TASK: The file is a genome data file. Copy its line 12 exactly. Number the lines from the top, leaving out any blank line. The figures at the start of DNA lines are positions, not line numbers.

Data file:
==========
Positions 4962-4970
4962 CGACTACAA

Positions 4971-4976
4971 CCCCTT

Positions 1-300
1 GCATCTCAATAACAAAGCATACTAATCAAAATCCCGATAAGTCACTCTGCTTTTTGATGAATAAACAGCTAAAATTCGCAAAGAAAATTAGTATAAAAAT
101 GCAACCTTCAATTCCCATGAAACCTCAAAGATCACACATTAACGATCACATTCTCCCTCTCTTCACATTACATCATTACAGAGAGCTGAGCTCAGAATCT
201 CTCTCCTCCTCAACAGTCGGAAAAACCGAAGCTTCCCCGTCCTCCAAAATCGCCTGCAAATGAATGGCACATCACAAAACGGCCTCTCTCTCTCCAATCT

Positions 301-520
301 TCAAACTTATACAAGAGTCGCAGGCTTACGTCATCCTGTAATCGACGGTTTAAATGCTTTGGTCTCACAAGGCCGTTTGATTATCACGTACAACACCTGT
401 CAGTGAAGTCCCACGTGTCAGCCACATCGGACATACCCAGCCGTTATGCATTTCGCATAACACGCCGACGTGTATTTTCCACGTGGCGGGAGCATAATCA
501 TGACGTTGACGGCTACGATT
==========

501 TGACGTTGACGGCTACGATT